As the VIX fell as low as 17.85 today, the futures were not convinced and held a large spread to spot, at times nearly 8%. But at the close, the VIX reclaimed 18 and settled at nearly 18.5, which is 5.5% lower than the July future.
|VX N3-CF||S&P 500 VOLATILITY||July2013||16:15:00||19.45||-0.70||19.65||19.85||19.20|
|VX Q3-CF||S&P 500 VOLATILITY||August2013||16:28:45||19.95||-0.35||19.85||20.15||19.60|
|VX U3-CF||S&P 500 VOLATILITY||September2013||16:15:00||20.55||-0.30||20.50||20.70||20.05|
The futures expect more volatility this summer than the implied volatility in the SPX options suggest:
VIX Volatility Index values generated at:Â Â 06/25/2013 15:14:51
|Trade Date||Expiration Date||VIX||Contract Month|
|6/25/2013 3:14:51 PM||18.26||1|
|6/25/2013 3:14:51 PM||18.81||2|
|6/25/2013 3:14:51 PM||19.54||3|
I’ve been conjecturing for some time that the SPX options are not pricing in the true implied volatility in the market for two reasons. First, the growing use of weekly options offer better short-term protection as you are paying less premium, and you essentially receive more gamma. Second, the use of etf options like the FAZ, TZA, IWM and VXX are masking the true demand for put protection and downside trading.
This I believe has been happening for some time, as during the Euro crisis, the financials were where you could get massive downside volatility. Why own SPX options when you can target the weak spot in the market rather effectively? The XLF and FAZ are trading nearly the options volume of the SPX. I am very interested in reading thoughts anyone has on this.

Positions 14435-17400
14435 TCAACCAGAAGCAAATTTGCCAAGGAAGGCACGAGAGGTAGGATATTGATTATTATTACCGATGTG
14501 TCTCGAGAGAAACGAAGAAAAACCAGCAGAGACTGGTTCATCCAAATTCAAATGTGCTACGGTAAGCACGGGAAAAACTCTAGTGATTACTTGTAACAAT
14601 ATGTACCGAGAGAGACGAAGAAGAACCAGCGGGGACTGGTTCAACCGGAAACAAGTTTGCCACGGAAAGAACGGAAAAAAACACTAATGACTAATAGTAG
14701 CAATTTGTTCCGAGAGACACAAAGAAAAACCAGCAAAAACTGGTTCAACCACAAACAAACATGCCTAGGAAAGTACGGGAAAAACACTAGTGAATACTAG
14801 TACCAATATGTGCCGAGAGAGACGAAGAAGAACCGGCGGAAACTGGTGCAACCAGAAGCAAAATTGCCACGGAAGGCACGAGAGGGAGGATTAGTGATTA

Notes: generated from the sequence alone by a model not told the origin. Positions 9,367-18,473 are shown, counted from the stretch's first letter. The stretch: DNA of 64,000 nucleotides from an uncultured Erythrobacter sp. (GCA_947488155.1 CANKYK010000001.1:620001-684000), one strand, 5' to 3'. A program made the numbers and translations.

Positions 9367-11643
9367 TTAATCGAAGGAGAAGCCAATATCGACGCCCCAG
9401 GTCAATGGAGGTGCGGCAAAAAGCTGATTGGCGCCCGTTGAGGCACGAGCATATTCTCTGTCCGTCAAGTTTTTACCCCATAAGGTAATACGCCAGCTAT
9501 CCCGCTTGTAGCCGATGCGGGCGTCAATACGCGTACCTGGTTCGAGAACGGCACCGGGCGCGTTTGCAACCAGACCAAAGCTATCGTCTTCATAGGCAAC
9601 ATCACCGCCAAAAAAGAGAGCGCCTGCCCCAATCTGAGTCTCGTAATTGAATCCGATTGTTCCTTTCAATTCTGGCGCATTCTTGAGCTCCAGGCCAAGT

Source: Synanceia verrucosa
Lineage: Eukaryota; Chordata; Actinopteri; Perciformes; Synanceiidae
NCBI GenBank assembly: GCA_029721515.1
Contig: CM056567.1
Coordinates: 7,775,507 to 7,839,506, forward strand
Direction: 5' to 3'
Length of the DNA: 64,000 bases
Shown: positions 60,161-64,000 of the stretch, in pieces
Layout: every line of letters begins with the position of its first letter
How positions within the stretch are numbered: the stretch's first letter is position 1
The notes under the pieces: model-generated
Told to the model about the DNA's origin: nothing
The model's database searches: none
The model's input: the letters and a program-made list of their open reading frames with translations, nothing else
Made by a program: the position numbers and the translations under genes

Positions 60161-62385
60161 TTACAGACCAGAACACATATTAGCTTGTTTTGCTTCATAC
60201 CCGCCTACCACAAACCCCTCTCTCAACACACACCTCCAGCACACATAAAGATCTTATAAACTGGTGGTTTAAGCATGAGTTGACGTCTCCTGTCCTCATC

If you look at what the CBOE offers for volatility indexes, there seems to be a gaping hole in measuring where folks actually go for downside vol.
The RUT options traded 50k contracts today versus the IWM which traded 500k. The SPX traded 800k contracts while the FAZ and XLF both traded 500k.
Back to the VXX, this chart really tells you how the VIX and VIX futures have behaved during the sell-off. The futures have been far less volatile than the actual index options. In other words, the VVIX or the volatility of the VIX has been higher than the VIX futures:
What can happen here if things calm down in the equities markets, is that the VXX could drop by more than 10% in a very short period of time. If the VIX futures fall to 17, that would be a 13+% drop in the VXX to 19.50 or so. That is why I like the VXX puts for July expiration. Interestingly today, as the VXX fell, the July puts saw their implied volatility fall with it, thus the falling vega outweighed the delta of the options. Yet, the delta will catch up quickly if the VXX experiences one of it’s trademark 7-10% down days.
Also keep in mind that the VXX now has higher expectations for volatility than the index options do, and a rise in the VIX will not move the VXX much higher. The risk is clearly to the downside. But if the S&P wants to resume a trip to the 200 day moving average, then the VXX will obviously hang tough.